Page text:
We Don’t Decide Who Our Kids Are
As a young mother I was part of a radical Catholic community that was out to change the world.
I believed that the kids in our church would continue that: that we would raise them to love God and love what we were doing as a church and want to continue it.
But that’s not what happened. Four-year-old Bridget burned her hand on hot candle wax at a vigil against the first Gulf War and refused to ever go to another anti-war march. None of my kids share my youthful enchantment with voluntary poverty, after having been raised in it. I’m pretty sure none of them even believe in God, let alone carrying on Christian community – but they’re too kind to tell me. So if I was supposed to be raising the next generation of radical Christians, I failed.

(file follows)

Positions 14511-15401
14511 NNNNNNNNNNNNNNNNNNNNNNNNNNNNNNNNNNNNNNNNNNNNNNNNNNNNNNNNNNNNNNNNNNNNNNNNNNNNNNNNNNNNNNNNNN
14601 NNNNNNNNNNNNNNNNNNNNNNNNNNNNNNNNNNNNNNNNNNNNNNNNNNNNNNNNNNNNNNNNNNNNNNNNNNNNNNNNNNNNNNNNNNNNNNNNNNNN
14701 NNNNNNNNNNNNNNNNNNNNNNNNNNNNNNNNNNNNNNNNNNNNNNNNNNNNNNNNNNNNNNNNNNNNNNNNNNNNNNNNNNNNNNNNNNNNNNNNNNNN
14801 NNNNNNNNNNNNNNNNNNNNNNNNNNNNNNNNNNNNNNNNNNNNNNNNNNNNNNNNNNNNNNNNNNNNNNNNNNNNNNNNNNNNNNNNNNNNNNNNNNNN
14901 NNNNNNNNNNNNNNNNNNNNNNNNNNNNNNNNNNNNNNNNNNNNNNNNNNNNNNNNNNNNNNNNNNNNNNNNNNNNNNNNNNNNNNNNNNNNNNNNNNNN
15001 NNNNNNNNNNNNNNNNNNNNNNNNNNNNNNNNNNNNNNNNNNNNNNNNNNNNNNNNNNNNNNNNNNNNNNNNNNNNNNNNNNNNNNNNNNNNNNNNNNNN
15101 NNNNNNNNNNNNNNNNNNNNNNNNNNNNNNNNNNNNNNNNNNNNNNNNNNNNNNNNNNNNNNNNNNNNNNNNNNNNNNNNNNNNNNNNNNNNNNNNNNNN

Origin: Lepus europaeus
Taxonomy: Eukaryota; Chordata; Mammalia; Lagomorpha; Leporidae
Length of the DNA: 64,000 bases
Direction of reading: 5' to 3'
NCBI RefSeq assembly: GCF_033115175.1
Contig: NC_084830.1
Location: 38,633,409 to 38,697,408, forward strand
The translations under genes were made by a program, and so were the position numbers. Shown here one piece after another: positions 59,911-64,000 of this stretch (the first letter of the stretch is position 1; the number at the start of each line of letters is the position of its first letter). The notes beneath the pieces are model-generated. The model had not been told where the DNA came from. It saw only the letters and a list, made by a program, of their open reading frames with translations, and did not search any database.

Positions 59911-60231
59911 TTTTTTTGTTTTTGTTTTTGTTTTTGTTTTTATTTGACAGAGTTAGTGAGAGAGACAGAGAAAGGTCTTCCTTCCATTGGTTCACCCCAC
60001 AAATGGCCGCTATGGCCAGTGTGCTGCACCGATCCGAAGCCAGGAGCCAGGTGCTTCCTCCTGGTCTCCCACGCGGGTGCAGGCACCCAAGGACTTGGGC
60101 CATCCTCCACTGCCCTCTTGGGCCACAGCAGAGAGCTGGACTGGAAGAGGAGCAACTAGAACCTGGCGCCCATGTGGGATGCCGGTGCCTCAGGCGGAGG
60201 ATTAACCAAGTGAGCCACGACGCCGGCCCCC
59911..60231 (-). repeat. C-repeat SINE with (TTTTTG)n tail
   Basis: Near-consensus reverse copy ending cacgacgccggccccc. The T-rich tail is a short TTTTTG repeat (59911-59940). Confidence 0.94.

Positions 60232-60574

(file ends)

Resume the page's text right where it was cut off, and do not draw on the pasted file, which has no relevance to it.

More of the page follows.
But if my task was to raise some human beings with large hearts – strong women who are kind, compassionate, intelligent, and aware – well, that happened.
As mothers, as parents, we don’t decide who our kids are. We help them find out who they are, give them direction, and see what they do with it. The world needs more self-giving people. Personally, I’m not so fussed about their theologies.
Ruth Sawin is the mother of three grown daughters. She lives in upstate New York, once the home of the Seneca Nation. A favourite memory of her grandmother is the fudge she mailed her when she was in third grade: “Nothing can match my Nana’s fudge.”
Image credit: “Jesus on a Cross,” Waverly, Oakland, California, Thomas Hawk CC, flickr.com//thomashawk.
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